In the last three years, he has seen the number of drug-DUI arrests jump from 15 percent of all DUI arrests in 2008 to 23 percent in 2010. A lot of that is attributed to a rapid boom in the popularity of synthetic drugs.
The state House and Senate passed legislation this week banning a blanket of these designer drugs.
If Gov. Corbett signs the bill, Pennsylvania will become the fourth state - along with New Jersey, Florida, and Louisiana - to ban bath salts, also known as synthetic cocaine, and join more than a dozen states to ban synthetic marijuana.
Geisler hopes it would help stem the growing drug-DUI problem.
"If it's outlawed, first of all, just possessing it will be a criminal offense," Geisler said. "So the head shops selling this stuff will be in trouble, and [so will] people possessing it. So it should have a declining effect with the drug DUIs."
The new law would make synthetic pot, bath salts, and the herb salvia - made popular when pop artist Miley Cyrus' use went viral on YouTube - Schedule I narcotics.
After hearing from a Bucks County scientist who said drug dealers could have found ways around the proposed bill, lawmakers added a last-minute amendment that would help ensure that all variations of the drugs are banned.
Scientist Stephen Donovan told lawmakers people could have altered the compound and sold a "new drug" under the same name.
"Expansion of the class of drugs makes it more difficult for these entrepreneurs to come up with another uncommon use for these common chemical compounds," said State Rep. RoseMarie Swanger (R., Lebanon), who sponsored the legislation.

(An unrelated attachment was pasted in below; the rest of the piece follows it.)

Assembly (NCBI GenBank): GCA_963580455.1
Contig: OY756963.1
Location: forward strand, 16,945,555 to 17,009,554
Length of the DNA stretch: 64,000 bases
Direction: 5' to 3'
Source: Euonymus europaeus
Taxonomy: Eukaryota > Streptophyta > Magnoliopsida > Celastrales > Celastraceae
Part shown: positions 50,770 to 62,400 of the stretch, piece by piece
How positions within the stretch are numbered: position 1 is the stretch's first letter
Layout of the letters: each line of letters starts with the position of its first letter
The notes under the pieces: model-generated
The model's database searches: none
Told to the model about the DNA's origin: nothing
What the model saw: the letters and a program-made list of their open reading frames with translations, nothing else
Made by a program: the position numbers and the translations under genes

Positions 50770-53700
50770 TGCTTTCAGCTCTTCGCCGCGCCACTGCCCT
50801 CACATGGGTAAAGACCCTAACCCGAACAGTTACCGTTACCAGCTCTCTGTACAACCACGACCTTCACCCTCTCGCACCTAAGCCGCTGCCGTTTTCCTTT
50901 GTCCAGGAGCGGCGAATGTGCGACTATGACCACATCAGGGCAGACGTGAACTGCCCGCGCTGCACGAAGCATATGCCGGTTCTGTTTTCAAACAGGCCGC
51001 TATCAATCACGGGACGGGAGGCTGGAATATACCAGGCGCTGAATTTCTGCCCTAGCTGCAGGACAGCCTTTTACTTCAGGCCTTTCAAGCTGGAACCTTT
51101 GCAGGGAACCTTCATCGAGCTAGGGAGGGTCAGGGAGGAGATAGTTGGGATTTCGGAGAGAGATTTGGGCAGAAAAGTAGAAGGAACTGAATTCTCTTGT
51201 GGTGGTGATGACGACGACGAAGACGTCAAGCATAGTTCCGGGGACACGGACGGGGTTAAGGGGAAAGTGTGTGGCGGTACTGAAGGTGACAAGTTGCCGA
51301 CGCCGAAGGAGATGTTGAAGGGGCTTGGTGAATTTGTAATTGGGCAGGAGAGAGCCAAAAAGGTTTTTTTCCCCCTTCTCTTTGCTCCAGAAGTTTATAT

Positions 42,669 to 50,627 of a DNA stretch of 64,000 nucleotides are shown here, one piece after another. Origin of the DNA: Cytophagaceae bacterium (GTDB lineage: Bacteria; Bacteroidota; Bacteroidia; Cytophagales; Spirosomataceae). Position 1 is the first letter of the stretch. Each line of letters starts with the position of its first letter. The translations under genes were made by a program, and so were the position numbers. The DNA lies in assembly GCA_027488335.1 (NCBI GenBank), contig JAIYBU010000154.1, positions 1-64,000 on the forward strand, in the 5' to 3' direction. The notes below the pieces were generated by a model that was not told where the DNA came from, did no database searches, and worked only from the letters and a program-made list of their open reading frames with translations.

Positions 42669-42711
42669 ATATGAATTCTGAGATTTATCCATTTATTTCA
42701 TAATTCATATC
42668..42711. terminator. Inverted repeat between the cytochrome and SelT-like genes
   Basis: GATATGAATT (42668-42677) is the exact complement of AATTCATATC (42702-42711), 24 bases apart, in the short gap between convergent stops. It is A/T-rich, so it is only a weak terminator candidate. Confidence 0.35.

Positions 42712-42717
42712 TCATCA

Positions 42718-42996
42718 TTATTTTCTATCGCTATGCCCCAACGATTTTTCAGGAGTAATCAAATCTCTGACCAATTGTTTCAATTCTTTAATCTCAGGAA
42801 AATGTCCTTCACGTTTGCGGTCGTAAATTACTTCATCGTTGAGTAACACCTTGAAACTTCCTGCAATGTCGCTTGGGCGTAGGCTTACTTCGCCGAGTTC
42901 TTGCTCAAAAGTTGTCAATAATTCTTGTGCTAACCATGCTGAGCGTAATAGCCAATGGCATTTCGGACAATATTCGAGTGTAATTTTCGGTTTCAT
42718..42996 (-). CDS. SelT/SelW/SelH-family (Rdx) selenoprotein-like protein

The American Association of Poison Control Centers said 2,700 people have been hospitalized around the country this year. Nine deaths since last year in the United States have been attributed to it.
David Hatfield, the principal of Halifax Area High School, thinks about those when he passes Fishbone Apparel, a skate shop on Jonestown Road, where the synthetic marijuana brand "barely legal" is sold.
Hatfield said he used to have a lot of respect for the place, because it provided a safe spot for teens to hang out.
"Now when I drive by I think, I wonder if they're smoking that stuff," Hatfield said.
The store's majority shareholder, Frank Gertzen, actually agrees.
"I think he's right," Gertzen said. "I think we're kind of disappointed that we resorted to selling the herbal incenses."
But Gertzen does sell them - and will until a ban becomes official - because he sees it as a minimal evil compared with other moneymaking vices.
"Recently, we just went through high school graduation, and if you look at the numbers across the state of Pennsylvania, of children involved in alcohol-related sickness or death during graduation or senior week, it's just saddening," Gertzen said.
Hatfield said he noticed that synthetic drugs came into the scene just as he felt school officials were starting to make progress in educating youths about abusing prescription drugs. But he's excited about this legislation.
"You have to fight it with education and counseling and also try to restrict availability," Hatfield said. "All those things go together. You can't just try to restrict availability without education and counseling. You want kids to be safe and make good decisions."
If it becomes illegal, Gertzen said, he'll destroy the synthetic pot on his shelves and eat the monetary loss.